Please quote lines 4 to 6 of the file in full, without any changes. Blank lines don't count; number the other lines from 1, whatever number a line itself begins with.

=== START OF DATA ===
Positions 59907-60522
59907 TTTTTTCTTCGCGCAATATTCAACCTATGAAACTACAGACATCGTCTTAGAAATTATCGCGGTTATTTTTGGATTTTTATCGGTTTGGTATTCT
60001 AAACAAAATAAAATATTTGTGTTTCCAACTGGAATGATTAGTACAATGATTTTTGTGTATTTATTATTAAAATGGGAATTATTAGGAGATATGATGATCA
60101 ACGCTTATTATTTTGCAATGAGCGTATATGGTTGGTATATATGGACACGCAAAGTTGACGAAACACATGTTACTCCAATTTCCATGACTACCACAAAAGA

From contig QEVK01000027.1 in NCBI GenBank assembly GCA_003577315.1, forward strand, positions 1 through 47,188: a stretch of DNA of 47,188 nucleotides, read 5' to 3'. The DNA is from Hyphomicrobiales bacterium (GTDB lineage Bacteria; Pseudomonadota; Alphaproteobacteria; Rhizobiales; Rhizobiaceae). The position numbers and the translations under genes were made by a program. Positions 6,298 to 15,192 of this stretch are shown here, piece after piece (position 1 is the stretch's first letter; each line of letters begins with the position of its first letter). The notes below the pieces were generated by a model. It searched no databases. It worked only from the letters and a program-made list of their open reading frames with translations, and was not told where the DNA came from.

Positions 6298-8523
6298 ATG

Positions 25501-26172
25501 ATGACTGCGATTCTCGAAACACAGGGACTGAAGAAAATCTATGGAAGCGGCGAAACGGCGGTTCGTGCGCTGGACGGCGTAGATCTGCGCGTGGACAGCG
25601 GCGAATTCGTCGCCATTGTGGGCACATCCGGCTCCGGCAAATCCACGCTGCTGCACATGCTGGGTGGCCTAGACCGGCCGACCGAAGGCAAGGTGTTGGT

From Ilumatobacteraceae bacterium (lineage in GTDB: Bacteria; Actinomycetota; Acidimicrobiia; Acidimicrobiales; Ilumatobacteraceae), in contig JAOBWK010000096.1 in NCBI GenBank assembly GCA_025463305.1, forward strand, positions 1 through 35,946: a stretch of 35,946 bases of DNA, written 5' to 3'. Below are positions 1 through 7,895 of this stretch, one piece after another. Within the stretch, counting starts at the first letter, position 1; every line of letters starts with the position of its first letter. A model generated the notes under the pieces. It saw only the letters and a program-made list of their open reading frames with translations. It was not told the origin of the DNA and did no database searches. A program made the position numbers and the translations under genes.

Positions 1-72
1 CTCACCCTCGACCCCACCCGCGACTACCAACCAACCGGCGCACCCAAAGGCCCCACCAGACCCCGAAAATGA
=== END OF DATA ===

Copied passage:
60101 ACGCTTATTATTTTGCAATGAGCGTATATGGTTGGTATATATGGACACGCAAAGTTGACGAAACACATGTTACTCCAATTTCCATGACTACCACAAAAGA

From contig QEVK01000027.1 in NCBI GenBank assembly GCA_003577315.1, forward strand, positions 1 through 47,188: a stretch of DNA of 47,188 nucleotides, read 5' to 3'. The DNA is from Hyphomicrobiales bacterium (GTDB lineage Bacteria; Pseudomonadota; Alphaproteobacteria; Rhizobiales; Rhizobiaceae). The position numbers and the translations under genes were made by a program. Positions 6,298 to 15,192 of this stretch are shown here, piece after piece (position 1 is the stretch's first letter; each line of letters begins with the position of its first letter). The notes below the pieces were generated by a model. It searched no databases. It worked only from the letters and a program-made list of their open reading frames with translations, and was not told where the DNA came from.

Positions 6298-8523